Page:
Lighting public spaces – challenges of municipalities

The End of Streetlighting?

The ‘great switch-off' is an unfortunate sign that many local authorities are still not aware of the ways they can access modern, efficient lighting infrastructure that essentially pays for itself and saves money, energy and carbon both immediately and across its long lifetime.


3rd March, 2014

By switching off streetlights to save on scarce budget resources, local authorities in the UK are sending a very clear signal: we can no longer afford to light public spaces at night.

Some in the UK's lighting industry, including established players, have taken the switch off as an indication that local authorities are irresponsible.

I do not share this view. I cannot imagine that local authorities are simply irresponsible, and that they are in any way interested in putting citizens at risk. This is simply a story about being forced by budget cuts to make spending decisions and trade-offs that are sometimes terribly difficult.

Also one can only assume that the UK's local authorities are aware that switching off streetlights is risky. While there is some debate on the topic and research is underway to measure the extent to which shutting off streetlights increases the risk of crime and accidents, one thing is certain: the switch off is a step backwards, and there is no immediate guarantee that turning once lit areas dark will not eventually put citizens at risk.

I see the ‘great switch-off' as an unfortunate sign that many local authorities are still not aware of the ways they can access modern, efficient lighting infrastructure that essentially pays for itself and saves money, energy and carbon both immediately and across its long lifetime.

Luckily, not all UK local authorities are in this trap, and many are not turning off their lights. On the contrary, some have realised fantastic new lighting projects that make them fit for a bright and sustainable future. Bristol is only one among a long list, which includes Birmingham and a number of others. These cities are installing LED and other kinds of efficient lighting technologies to realise savings and ensure streets remain not only lit, but properly illuminated and offering benefits like increased visibility and safety through better colour rendering.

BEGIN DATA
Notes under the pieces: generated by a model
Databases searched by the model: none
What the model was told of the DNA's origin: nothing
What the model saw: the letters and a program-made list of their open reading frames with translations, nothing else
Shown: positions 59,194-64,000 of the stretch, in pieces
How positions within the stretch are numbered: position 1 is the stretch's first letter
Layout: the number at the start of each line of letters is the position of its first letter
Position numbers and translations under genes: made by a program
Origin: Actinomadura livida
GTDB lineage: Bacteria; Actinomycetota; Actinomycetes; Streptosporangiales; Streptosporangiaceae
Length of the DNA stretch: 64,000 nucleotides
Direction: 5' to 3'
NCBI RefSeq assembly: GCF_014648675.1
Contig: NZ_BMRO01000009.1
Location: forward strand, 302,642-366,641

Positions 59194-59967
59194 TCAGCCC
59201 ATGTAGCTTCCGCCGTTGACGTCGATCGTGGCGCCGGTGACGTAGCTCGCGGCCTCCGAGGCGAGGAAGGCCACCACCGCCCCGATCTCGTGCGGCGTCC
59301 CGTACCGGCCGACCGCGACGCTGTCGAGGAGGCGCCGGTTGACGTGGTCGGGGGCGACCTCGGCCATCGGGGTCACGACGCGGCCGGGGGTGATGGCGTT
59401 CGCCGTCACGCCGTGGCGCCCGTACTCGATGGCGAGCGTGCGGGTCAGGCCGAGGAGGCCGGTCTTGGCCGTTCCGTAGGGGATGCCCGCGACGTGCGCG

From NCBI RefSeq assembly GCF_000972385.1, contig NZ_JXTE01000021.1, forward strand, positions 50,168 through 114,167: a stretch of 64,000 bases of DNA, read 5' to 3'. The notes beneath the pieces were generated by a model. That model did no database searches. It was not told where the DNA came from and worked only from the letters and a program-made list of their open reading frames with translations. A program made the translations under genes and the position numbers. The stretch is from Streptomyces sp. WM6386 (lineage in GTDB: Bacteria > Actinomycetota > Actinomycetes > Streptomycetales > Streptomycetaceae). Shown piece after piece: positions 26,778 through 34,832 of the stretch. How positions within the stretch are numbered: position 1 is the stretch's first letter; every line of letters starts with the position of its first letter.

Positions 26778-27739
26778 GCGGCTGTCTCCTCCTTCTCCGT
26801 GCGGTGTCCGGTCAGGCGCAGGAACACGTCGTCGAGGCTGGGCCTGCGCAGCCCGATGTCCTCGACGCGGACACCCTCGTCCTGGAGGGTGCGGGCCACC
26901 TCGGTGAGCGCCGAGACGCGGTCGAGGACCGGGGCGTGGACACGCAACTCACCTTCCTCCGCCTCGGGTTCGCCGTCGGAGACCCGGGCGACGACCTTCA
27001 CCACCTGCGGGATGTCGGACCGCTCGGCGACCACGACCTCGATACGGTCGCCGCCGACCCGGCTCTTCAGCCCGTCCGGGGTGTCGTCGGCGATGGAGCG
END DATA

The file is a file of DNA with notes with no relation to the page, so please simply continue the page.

Lighting public spaces – challenges of municipalities


Upgrading of 8,000 HID lamps to dimmable CMH alternatives will save Bristol 4.2M KWH and £500,000 per year on energy bills as well as reduce CO2 emissions. Most significantly, the city will now be lit by white light; much closer to daylight, it offers further advantages in the fact that pedestrians feel more secure in their environment and car driver reaction time (mescopic vision) is at least six times higher.


Lighting public spaces – challenges of municipalities

And if we extend our gaze beyond the UK and look towards Turkey, we see that the approach to outdoor lighting can be anything but short-termist. The Turkish government has embarked on a pioneering programme to change all of its 6.5 million outdoor luminaires to LED. With 2% of the country's energy currently consumed by outdoor lighting the Turkish Government has recognised the long term gain of a $1bn investment over 5-10 years. With the scheme projected to achieve a 40% saving on the current 4bn KW energy use per year the payback is considerable. More significantly, although the programme will be privately financed at first, the savings will enable to project to be self-funding in around three years – an exemplar of long term thinking.

Ultimately, lighting is a strategic public asset that costs money and uses energy. Fortunately, there are a number of ways public authorities in the UK and beyond can obtain and maintain that strategic asset in a clever and cost effective way that ensures effective and reliable lighting when and where it is needed.


See how GE Lighting is expanding its outdoor LED product range to offer even better solutions.


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Armin Mayer

Armin Mayer

Armin Mayer is Marketing Manager at GE Lighting, responsible for finding the right solutions for the public sector, focusing on energy efficiency and sustainability of cities. He believes that an outcome-based commercial model of lighting, developed through partnerships with key stakeholders, will be of particular value in meeting the outdoor and infrastructure related lighting needs.

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